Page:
Marryat, known primarily as a novelist and author of Midshipman Easy (1829), who based his works on his adventures in the Navy, had 'commissioned the Larne for service in the East Indies, where he took an active part in the First Anglo-Burmese War. From May to September 1824 he was senior naval officer at Rangoon, and was officially thanked for his able and gallant co-operation with the troops. He was the first Royal Navy officer to use a steamship in wartime. The very sickly state of his ship obliged him to go to Penang, but by the end of December he was back at Rangoon, and in February 1825 he had the naval command of an expedition up the Bassein River, which occupied Bassein and seized the enemy magazines. In April 1825 he was appointed captain of the Tees, in which in early 1826 he returned to England, and on 26 December 1826 he was nominated a CB. In November 1828 he was appointed to the Ariadne, which he commanded at the Azores or at Madeira until November 1830, when he hot-headedly resigned on the nominal grounds of 'private affairs'' (DNB).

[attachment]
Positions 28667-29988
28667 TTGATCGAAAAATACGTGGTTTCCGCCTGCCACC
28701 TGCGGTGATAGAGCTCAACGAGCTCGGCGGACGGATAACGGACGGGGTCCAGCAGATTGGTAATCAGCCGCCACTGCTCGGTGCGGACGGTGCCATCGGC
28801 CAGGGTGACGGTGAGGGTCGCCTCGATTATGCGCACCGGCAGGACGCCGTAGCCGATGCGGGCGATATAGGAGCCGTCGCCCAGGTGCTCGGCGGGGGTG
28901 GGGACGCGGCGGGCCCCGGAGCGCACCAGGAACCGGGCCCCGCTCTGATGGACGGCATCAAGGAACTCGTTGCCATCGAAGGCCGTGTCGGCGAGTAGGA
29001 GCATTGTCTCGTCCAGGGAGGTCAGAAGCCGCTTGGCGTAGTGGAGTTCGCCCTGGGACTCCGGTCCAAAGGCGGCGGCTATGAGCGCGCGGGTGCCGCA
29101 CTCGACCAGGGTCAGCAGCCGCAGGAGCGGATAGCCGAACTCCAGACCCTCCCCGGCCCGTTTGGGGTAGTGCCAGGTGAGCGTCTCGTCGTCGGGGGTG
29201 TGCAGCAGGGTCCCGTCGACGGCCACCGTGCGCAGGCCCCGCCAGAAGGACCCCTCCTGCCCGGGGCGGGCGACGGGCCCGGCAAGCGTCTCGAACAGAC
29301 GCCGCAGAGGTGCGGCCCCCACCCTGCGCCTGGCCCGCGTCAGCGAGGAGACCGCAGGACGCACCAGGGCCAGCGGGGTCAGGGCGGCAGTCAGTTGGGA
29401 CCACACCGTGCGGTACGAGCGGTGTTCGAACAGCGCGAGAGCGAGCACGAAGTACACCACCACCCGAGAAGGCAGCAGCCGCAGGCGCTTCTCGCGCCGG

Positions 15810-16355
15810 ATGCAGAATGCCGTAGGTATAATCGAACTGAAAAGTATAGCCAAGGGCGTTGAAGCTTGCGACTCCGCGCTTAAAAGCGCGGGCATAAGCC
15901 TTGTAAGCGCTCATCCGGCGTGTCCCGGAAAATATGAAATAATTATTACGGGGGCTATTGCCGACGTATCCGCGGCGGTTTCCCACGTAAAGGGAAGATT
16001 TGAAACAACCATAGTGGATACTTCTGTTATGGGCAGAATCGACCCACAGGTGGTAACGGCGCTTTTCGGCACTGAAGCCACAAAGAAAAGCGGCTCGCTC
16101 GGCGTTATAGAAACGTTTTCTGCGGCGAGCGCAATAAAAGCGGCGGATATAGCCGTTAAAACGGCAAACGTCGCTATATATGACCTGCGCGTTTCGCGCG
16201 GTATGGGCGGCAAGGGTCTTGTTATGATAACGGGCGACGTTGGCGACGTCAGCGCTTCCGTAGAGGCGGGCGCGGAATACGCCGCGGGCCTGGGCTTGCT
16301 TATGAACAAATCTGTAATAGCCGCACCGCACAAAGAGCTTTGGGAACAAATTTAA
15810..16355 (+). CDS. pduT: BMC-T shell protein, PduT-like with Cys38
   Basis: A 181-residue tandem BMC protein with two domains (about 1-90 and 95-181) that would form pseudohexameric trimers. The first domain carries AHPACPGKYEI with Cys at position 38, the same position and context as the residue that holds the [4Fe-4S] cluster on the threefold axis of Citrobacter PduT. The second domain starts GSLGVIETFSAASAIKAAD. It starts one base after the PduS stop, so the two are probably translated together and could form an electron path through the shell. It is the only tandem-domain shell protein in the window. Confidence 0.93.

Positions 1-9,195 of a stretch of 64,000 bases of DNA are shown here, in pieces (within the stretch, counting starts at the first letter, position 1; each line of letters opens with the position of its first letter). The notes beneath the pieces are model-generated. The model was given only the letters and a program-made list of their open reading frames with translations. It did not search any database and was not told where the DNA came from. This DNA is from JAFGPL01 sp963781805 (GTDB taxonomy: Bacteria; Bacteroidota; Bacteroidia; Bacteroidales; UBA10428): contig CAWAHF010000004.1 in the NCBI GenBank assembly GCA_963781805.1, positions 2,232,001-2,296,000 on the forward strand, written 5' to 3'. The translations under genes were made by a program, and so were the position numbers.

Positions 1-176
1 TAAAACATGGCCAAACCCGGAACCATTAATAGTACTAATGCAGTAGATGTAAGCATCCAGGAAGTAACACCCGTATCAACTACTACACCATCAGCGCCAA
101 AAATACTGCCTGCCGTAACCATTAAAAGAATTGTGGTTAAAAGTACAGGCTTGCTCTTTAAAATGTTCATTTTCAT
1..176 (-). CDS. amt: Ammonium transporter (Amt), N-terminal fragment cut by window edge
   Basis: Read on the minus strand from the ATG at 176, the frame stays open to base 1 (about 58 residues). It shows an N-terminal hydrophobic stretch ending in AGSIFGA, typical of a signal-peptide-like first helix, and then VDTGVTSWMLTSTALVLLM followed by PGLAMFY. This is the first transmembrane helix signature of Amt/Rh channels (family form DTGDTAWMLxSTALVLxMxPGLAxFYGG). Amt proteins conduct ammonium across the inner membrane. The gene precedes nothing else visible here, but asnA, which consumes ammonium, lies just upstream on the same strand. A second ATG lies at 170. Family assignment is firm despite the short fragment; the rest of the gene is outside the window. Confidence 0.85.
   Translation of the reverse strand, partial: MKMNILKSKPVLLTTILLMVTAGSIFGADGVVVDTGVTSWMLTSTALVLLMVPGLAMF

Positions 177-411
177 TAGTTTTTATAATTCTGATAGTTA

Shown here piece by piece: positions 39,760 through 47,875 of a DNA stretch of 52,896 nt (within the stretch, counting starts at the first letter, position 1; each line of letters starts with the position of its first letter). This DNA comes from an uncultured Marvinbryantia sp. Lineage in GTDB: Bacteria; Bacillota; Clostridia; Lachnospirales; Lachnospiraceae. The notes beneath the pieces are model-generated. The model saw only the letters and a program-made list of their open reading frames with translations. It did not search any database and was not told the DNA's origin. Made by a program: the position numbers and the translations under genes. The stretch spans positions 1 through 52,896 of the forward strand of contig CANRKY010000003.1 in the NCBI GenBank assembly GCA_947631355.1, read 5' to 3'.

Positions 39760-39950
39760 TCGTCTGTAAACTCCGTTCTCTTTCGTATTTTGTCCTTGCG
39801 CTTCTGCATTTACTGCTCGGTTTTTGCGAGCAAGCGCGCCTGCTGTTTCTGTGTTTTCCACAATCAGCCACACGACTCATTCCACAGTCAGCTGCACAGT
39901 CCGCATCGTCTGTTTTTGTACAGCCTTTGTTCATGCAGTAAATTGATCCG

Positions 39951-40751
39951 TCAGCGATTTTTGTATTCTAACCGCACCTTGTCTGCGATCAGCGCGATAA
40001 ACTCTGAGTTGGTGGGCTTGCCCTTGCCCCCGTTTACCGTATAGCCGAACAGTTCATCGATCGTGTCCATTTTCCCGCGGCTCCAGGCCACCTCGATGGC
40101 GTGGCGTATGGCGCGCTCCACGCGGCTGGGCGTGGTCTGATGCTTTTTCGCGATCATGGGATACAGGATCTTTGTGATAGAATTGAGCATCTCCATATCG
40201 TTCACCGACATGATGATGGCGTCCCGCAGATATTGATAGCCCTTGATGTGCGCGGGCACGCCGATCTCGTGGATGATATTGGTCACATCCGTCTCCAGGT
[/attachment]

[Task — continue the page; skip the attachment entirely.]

He sketched and was a cartoonist and caricaturist in later life, but is not known as a painter, and the present pair of Rangoon views may possibly have been worked up from his field sketches by a professional artist. A series of six plates after sketches by Marryat supplemented Joseph Moore's Series of Eighteen Views taken at & near Rangoon (London, 1825-26, Abbey Travel 404) which illustrated the war between the Burmese and British 1824-26. Marryat's subjects covered operations from August 1824 to March 1825.